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  February 14, 2006

Let Albany Know Schools Matter

By Mayor Michael R. Bloomberg

Over the last four years, we have made great progress in reforming our public school system because teachers, parents, principals and elected officials have joined together to ensure that every child receives a sound education. Unfortunately, our State leaders are now making decisions that jeopardize that progress.

On Monday, I made an announcement that no Mayor wants to make: I told New Yorkers that we will not be able to break ground on a number of important new school projects because of the State’s refusal to comply with a court order mandating a substantial increase in State funding to City schools. The failure by our leaders in Albany to resolve this issue comes at a tremendous cost to New York City’s school children.

Twenty-one new school buildings with 15,000 new seats will now be delayed indefinitely, as well as nearly 40 new science labs, more than 40 new art facilities, nearly 60 new athletic facilities, 15 new libraries, nearly 20 technology upgrades, and almost 20 new heating systems. We had planned to start every one of these projects this year with money that the State is legally obligated to pay us.

We are asking for what legally belongs to our children. In 1993, a group of parents and advocates called the Campaign for Fiscal Equity sued the State on the grounds that its funding formulas short-changed City schools. In 2003, the courts ruled in the City’s favor and ordered Albany to finally meet its obligations. But more than two years have now passed and the City has still not received any additional State funding for school construction and repair. That’s not just a bitter pill we must swallow today, but a direct blow to our future.

The City has moved forward on its historic school reforms, even without this State funding. When I came into office we increased our contribution to the schools’ capital budget by $2 billion – and maintained that commitment through a recession and a fiscal crisis. Last year, as we waited for the billions that we are owed by the State, we advanced $1.3 billion of City funding to keep badly needed projects afloat. But this year, we cannot afford to continue covering for the state – particularly when we already send $11 billion more in taxes to Albany each year than we get back in State services.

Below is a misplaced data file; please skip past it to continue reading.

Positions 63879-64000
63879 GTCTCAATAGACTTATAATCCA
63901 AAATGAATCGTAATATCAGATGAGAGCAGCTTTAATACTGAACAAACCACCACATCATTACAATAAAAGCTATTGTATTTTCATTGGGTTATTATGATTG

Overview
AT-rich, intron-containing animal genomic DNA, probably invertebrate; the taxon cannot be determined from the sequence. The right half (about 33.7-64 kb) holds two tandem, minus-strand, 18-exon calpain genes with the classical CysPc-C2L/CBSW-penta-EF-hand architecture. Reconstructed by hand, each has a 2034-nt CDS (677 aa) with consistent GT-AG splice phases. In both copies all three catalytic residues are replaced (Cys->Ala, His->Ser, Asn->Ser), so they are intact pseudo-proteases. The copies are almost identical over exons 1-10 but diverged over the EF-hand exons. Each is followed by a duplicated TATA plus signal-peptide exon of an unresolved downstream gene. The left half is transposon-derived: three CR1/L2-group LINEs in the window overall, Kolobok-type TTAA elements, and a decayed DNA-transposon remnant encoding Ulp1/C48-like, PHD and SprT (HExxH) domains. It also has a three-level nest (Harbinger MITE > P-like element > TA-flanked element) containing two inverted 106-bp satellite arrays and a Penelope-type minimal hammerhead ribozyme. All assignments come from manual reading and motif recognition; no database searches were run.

What will it take for our leaders in Albany to live up to their responsibility? They must know that New Yorkers – all of us – are determined to hold them accountable. And how do we show them that?

Call your Assemblyperson. Call your State Senator. Call the Governor’s Office. (And if you need their phone numbers, just call 3-1-1.)

Tell them, “Enough is enough!” Enough excuses. Enough politics. Enough hoping we’ll go away. We’re not going away. The future of our children is too important.

New Yorkers are all in this together, and our unity on this issue can be our biggest strength. Over the past four years, we’ve improved the educational system by bringing accountability to the schools – and to City government. The days of tolerating failure are over. But now, we also have to hold the State accountable and not let it off the hook for the funds that rightfully belong to our children. So make your voice heard – and help us create the first-rate school system our children need and deserve.